Blue Monday took the 4th of July holiday off, but so did the Azure release sprints.
The biggest Azure news for developers over the past 14 days: Always Encrypted for Azure SQL Database is generally available.
Basically, Always Encrypted handles the encryption and decryption of your data at the client level, using either Azure Key Vault (for cloud-based / widely distributed programs) or a local Windows certificate store (for client-to-client applications).
Since your data is encrypted and decrypted at the client, even if your database is compromised, it’s not much use to the hacker — assuming you don’t also give up the certificate, of course.
This is an incredibly powerful tool for security and compliance and makes Azure SQL Database an attractive option for storing personal information, in my opinion.
Azure SQL Database point-in-time restore extended
Also in Azure SQL Database news, Standard service tier databases now have point in time restore points for 35 days, up from the previous 14 days and the same as the point in time restore capabilities of the Premium tier.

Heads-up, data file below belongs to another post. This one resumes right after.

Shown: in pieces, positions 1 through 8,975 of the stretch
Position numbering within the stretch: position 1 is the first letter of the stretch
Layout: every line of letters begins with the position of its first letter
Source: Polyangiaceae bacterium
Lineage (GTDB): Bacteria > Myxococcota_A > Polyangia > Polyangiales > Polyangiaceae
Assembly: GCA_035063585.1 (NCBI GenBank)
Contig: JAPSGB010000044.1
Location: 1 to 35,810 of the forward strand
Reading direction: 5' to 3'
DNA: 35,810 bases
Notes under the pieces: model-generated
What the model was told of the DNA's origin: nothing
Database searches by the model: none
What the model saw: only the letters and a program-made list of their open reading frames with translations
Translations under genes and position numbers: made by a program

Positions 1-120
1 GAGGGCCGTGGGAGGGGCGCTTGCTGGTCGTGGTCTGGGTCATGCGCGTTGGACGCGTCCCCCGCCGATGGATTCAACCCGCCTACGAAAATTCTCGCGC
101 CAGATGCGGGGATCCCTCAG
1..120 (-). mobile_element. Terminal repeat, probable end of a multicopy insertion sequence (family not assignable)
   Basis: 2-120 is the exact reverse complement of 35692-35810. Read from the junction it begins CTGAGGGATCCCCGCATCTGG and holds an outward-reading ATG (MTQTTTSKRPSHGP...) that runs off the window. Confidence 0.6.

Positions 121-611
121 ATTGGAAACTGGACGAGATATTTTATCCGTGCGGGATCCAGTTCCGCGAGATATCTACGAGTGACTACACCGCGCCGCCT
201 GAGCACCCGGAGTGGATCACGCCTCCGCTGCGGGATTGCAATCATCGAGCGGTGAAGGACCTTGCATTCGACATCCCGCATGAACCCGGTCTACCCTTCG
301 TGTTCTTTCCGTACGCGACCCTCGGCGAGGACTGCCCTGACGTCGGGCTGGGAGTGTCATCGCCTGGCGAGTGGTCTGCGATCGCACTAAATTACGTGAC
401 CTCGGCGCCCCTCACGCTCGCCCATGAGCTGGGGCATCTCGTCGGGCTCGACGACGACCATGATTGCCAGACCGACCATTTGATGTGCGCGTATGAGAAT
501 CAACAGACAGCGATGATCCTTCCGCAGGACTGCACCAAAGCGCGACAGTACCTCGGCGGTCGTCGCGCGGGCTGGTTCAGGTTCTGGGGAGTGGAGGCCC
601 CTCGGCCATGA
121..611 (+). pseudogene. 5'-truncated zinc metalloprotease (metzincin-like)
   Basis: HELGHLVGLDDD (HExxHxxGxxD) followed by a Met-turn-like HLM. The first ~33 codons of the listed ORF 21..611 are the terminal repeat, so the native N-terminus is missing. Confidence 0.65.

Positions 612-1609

I use Standard tier databases for pretty much everything. They are incredibly reliable. In addition to using Standard Geo-Replication on my mission-critical database loads, I also use SQL Data Sync to effectively run active replicants in another region.
This is a considerable cost savings over even a low-end Premium service tier Azure SQL Database with Active Geo-Replication, so the extension of the point in time restore records for the Standard tier is a nice upgrade for me.
Mind you, I have a time to recovery objective of an hour or so for most of my solutions; if I needed seamless recovery, I would go with Premium.
Odds and ends
- It’s long overdue (pun intended), but Azure Automation now supports timezones and daylight saving.
- Redis Cache now supports rebooting on demand and the specific scheduling of maintenance windows.
- Cool storage is available in the two Canada regions. Pun not intended.
- Migration tools for VMs from Classic to Resource Manager are now generally available. I’m not moving my VMs out of Classic until I have to, because even with tools, it looks like trouble waiting to happen. I’m also not sold on the benefits of Resource Manager deployments versus Classic deployments. However, it wouldn’t surprise me if eventually, Microsoft requires all Classic VMs to become Resource Manager VMs.
- The DocumentDB request unit calculator has had an overhaul. Pricing remains opaque and Byzantine.